Ease of ultra-widefield retinal imaging appeals to physicians, patients

April 15, 2016

Ultra-widefield retinal imaging is a user- and patient-friendly technique that is showing promise for improving clinical care.

Take-home message: Ultra-widefield retinal imaging is a user- and patient-friendly technique that is showing promise for improving clinical care. 

Reviewed by Wai-Ching Lam, MD

Toronto-Ultra-widefield retinal imaging enables a comprehensive assessment of retinal pathology, and studies evaluating this technology show that is helping to improve clinical diagnosis and management, said Wai-Ching Lam, MD.

“The ultra-widefield technology provides a high-resolution, nonstered image with up to a 200º field of view that represents 80% of the retina. In addition, the acquisition is non-contact, non-mydriatic, and is very fast, about 0.25 seconds, which makes the procedure very comfortable for patients,” Dr. Lam said. “Furthermore, the digital images are immediately available for review and stored electronically, which is convenient for serial follow-up and telehealth applications.”

The ultra-widefield imaging technology can be used to obtain color images, red-free images, fundus autofluorescence, fluorescein angiography, and indocyanine green (ICG) angiography.

Studies evaluating the images acquired compare favorably with those obtained using standard fundus photography, and because ultra-widefield imaging improves identification of pathology in the peripheral retina, the technique is helpful for imaging eyes with a variety of retinal diseases.

For example, research by Aiello et al. demonstrated the feasibility of ultra-widefield imaging for grading diabetic retinopathy severity. In addition, they also reported that the peripheral retinal lesions visualized using this technology can be a predictor of progression of diabetic retinopathy.

Investigators in another recent study reported that ultra-widefield color and autofluorescence imaging revealed age-related macular degeneration-like lesions in the peripheral retina in eyes without central macular disease, and others described its utility for examining eyes with various uveitic conditions.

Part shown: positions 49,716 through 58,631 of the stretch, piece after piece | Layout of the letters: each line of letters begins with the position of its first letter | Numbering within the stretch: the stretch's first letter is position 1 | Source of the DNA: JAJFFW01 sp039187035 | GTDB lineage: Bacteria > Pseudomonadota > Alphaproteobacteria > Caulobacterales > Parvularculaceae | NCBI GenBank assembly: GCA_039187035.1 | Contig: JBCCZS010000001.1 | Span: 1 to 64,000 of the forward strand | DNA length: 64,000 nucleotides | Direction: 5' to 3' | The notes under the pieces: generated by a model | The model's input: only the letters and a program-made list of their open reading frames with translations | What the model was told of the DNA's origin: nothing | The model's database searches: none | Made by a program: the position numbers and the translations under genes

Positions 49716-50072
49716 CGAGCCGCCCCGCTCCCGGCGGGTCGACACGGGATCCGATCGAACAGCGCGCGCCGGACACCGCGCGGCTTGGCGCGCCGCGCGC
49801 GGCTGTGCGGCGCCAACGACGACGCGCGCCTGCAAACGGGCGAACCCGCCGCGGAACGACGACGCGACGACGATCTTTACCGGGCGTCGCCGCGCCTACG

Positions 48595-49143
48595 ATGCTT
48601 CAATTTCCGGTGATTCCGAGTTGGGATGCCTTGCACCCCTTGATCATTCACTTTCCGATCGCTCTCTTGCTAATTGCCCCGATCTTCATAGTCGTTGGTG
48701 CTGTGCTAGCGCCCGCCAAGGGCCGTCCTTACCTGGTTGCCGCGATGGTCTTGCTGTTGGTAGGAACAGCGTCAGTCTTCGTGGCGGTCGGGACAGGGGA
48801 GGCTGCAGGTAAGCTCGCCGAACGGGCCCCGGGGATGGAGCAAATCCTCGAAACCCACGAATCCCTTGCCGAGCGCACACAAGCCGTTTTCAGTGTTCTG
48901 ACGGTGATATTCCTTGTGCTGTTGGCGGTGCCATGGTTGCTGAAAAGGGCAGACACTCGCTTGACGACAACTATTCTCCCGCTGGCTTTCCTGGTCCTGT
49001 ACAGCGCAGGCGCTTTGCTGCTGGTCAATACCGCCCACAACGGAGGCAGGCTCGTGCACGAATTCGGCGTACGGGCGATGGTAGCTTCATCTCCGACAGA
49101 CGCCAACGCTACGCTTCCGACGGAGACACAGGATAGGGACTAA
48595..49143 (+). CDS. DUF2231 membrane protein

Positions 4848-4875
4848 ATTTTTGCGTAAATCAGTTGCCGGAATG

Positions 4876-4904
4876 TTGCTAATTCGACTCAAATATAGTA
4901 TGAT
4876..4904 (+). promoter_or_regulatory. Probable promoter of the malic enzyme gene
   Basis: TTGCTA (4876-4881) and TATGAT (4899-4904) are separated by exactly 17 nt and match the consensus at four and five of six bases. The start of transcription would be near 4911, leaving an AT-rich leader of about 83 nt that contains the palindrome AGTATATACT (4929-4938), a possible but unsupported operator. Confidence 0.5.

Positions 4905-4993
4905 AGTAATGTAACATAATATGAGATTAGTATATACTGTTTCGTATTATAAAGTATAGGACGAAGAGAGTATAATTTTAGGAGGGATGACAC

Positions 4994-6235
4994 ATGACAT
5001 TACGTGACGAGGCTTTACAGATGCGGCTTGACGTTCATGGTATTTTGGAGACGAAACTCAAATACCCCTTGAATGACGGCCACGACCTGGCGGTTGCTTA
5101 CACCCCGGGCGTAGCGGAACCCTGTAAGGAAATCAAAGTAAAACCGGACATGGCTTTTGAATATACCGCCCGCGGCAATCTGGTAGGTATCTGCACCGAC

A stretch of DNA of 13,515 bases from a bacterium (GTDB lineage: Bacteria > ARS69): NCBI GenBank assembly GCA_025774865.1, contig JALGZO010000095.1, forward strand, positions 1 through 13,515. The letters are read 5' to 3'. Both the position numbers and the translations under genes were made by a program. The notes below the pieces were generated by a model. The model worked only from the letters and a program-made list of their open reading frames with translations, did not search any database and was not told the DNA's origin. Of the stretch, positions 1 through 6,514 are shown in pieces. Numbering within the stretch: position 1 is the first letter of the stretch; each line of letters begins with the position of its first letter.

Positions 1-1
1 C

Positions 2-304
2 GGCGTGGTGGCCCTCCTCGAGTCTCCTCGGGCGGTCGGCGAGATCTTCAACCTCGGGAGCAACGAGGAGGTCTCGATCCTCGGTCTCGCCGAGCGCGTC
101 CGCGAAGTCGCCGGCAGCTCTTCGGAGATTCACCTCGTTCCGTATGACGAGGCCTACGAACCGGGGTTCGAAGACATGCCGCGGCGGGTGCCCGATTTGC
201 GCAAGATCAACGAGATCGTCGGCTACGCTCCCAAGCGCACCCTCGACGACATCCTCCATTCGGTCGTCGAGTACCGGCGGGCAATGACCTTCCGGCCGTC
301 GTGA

Detecting sickle cell retinopathy

 

At the University of Toronto, Dr. Lam and colleagues have found the ultra-widefield imaging particularly useful to detect treatment-requiring sickle cell retinopathy. Patients with this hereditary disease usually undergo annual screening to detect the development of retinal changes. A study comparing findings of the ultra-widefield imaging with the gold standard of clinical examination found the new technology was at least as good as the office procedure for identifying pathology and offered some practical advantages, especially in young children or poorly cooperative patients.

“The ease of the ultra-widefield imaging is especially appreciated when screening for sickle cell retinopathy in children,” Dr. Lam said.

“The bright light used during the office procedure can be very bothersome to children, causing them to be uncooperative and therefore limiting our view,” he said. “The ultra-widefield imaging procedure uses scanning laser technology without any flash, and the scan can be finished without causing distress and before the child has a chance to blink.”

Dr. Lam and colleagues are also using the fluorescein angiography mode of the ultra-widefield imaging technology and are finding it is particularly useful when examining eyes with ocular retinoblastoma that may have multiple foci outside the posterior pole, and the fundus autofluorescence mode is proving helpful for examining children with congenital retinal diseases, Dr. Lam said.

 

Wai-Ching Lam, MD

E: dr.waiching.lam@gmail.com

 

This article was adapted from Dr. Lam’s presentation at the Ophthalmic Photographer Society Meeting during the 2015 meeting of the American Academy of Ophthalmology. Optos provides the camera used for studies conducted by Dr. Lam. He has no other relevant financial interest to disclose.